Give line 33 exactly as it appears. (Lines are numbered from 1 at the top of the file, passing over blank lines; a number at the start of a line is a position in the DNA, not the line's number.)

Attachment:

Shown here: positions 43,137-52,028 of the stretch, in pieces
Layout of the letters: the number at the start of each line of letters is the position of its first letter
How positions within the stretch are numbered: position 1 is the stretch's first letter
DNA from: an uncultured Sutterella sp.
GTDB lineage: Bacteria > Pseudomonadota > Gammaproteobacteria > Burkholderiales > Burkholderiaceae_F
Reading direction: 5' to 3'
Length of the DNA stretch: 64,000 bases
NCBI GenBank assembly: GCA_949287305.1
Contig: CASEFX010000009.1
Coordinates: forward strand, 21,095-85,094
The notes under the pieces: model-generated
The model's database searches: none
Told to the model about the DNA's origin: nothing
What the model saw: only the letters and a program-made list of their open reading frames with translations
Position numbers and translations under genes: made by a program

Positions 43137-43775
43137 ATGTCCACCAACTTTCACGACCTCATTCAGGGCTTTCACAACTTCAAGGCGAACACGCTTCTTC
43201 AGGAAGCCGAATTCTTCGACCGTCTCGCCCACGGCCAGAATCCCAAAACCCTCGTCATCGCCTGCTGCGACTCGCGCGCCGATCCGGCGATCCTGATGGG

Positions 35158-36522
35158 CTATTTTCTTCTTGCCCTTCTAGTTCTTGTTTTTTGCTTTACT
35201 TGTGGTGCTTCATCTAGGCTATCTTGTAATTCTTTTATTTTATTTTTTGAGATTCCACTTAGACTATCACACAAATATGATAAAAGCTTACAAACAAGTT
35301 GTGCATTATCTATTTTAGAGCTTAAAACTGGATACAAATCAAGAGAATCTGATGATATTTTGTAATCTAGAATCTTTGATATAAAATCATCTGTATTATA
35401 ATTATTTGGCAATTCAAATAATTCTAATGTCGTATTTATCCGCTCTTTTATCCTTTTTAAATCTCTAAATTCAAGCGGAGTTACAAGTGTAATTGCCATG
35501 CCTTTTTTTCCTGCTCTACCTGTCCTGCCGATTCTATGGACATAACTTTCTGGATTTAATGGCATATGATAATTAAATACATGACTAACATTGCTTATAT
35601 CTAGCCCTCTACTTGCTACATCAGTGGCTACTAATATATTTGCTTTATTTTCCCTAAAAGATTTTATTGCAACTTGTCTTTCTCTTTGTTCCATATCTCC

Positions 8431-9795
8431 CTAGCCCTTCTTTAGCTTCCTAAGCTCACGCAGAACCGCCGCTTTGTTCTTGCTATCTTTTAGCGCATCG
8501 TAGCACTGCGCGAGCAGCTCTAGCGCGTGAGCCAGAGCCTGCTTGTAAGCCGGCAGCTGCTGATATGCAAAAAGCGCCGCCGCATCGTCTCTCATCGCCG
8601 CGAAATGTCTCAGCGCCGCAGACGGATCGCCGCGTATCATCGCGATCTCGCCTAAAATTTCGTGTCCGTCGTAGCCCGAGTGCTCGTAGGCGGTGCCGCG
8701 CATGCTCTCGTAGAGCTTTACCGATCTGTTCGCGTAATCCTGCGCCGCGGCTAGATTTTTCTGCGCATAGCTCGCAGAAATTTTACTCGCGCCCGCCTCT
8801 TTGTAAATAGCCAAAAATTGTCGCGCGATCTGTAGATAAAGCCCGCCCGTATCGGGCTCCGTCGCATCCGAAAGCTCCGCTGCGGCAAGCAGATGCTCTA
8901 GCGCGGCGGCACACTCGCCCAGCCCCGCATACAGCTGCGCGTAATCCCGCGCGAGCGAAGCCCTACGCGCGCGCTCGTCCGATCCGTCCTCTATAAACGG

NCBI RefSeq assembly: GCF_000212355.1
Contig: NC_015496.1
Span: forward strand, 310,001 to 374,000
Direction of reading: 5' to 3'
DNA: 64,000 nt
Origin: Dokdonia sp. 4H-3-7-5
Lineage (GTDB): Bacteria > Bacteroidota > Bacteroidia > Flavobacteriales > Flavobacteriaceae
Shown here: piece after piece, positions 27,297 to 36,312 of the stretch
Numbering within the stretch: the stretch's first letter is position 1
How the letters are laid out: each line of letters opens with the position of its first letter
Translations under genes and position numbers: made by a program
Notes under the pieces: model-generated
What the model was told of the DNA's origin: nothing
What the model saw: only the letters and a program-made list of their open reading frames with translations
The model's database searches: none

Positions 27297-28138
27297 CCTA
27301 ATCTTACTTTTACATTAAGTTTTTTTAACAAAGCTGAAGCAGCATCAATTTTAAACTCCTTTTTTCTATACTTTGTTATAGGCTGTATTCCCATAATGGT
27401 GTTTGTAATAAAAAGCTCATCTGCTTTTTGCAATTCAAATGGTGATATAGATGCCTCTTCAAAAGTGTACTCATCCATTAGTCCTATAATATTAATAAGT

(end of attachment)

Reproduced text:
NCBI RefSeq assembly: GCF_000212355.1